There are three common types of apartment complexes: rental apartments, condominiums and cooperative apartments. As to risk and insurance matters, all three have many characteristics in common, but there are also important individual differences in the precise details of ownership, owner’s and resident’s ownership interest and legal rights and responsibilities, and the way they are insured for property loss, legal liability, and other loss exposures.
This article will describe several of these important differences, and will discuss in considerable depth how the three types of apartment complexes should be insured, as well as what kinds of losses may be encountered. We will also offer some helpful advice on loss prevention or control.
These are defined as multi-resident buildings owned by an individual, partnership or corporation, with...
For millions around the world, apartment or condominium living brings a dimension of simplicity and freedom to their lives not typically found in traditional home ownership. Maintenance issues, and the desire and ability to enjoy flexible, mobile lifestyles—including having a dwelling in more than one location—continue to make apartment and condo living more popular than ever.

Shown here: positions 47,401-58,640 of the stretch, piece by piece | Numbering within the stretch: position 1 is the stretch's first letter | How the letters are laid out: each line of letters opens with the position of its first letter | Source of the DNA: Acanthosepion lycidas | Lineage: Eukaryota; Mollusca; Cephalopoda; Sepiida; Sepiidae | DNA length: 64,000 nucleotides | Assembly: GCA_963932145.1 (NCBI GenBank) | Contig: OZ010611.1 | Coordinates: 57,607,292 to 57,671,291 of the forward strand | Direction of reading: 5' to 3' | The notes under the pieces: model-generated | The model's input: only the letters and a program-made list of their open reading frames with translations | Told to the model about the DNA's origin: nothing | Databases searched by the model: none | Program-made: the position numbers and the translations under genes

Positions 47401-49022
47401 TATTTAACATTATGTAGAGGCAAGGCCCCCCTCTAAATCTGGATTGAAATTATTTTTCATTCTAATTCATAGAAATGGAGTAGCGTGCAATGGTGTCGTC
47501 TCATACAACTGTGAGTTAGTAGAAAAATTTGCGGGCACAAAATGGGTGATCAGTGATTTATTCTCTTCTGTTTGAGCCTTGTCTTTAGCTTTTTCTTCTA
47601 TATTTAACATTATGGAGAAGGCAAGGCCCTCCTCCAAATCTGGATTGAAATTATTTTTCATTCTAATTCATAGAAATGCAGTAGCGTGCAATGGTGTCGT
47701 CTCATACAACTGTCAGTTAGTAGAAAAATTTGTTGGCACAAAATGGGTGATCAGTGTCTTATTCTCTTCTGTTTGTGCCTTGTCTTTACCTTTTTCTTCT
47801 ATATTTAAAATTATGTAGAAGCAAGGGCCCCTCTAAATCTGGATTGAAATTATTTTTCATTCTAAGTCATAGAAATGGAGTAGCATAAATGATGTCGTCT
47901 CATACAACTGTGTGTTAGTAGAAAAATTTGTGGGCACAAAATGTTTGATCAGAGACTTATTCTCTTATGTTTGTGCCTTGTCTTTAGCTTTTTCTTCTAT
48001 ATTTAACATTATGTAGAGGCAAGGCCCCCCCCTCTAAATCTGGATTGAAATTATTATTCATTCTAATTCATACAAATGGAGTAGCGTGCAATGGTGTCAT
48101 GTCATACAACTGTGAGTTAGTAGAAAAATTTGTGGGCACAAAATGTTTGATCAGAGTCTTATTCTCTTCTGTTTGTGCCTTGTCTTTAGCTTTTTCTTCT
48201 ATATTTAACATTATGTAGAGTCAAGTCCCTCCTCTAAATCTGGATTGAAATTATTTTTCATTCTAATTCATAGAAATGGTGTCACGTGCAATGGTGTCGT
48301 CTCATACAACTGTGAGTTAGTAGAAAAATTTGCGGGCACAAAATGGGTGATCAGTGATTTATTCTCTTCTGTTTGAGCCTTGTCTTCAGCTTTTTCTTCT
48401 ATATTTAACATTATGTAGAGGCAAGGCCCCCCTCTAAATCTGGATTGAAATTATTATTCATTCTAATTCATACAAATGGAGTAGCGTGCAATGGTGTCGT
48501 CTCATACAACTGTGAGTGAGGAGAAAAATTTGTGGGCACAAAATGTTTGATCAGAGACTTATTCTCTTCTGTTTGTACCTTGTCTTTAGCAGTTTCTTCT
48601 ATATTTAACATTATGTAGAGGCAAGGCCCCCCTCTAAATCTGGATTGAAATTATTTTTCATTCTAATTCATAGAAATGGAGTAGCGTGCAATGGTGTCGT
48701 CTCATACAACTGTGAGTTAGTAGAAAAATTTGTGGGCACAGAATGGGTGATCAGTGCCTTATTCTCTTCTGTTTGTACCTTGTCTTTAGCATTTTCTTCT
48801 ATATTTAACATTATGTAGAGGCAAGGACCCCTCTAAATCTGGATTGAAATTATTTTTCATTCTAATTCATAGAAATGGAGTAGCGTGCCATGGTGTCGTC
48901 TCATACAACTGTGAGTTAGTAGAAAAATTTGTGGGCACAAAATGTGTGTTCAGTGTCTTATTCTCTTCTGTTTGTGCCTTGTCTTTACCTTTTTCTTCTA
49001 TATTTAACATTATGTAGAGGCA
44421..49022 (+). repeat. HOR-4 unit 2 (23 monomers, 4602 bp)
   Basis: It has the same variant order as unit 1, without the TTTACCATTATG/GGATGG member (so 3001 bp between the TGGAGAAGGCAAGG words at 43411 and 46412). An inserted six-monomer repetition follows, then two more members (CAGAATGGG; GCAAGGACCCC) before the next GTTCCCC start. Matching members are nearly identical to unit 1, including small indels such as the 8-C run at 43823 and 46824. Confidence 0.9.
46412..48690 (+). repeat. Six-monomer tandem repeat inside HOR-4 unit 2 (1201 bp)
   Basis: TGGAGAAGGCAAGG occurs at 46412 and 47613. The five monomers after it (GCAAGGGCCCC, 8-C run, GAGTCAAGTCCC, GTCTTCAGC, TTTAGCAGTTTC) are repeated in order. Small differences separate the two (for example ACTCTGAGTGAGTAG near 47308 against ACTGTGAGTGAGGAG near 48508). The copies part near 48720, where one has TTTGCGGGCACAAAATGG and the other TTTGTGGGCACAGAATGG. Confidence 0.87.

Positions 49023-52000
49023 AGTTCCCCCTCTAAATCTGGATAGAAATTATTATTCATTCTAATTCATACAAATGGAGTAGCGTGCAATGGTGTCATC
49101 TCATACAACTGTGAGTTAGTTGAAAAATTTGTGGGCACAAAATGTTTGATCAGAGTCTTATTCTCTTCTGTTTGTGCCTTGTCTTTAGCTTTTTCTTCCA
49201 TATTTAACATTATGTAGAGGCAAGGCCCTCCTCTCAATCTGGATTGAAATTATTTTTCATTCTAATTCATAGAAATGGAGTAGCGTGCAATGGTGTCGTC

But while simplicity may be one of the benefits of this lifestyle, another aspect that must not be oversimplified is the insurance program that protects the parties and properties involved. In fact, given the myriad conditions, relationships and exposures that can exist with multi-family complexes, making sure the right insurance program is in place merits even more foresight and planning than arranging a conventional homeowners policy.
In this issue of Adjusting Today , insurance expert Paul O. Dudey takes an in‑depth look at this important but often inadequately addressed subject, including the insurance risks and needs that should be considered by those who own, manage or reside in cooperative or rental apartments, or condominiums. He discusses the differences between the three, the various risks to which they are exposed, and the coverages available to protect them.
In addition to Mr. Dudey’s article, veteran public adjuster Scott Davidson draws on his extensive background to offer a companion piece focusing more closely on one of the most difficult types of losses to detect and settle, but one to which many multi-family complexes are exposed—hail storm damage. This is important and informative reading for anyone with an interest in these types of properties.
— Sheila E. Salvatore, Editor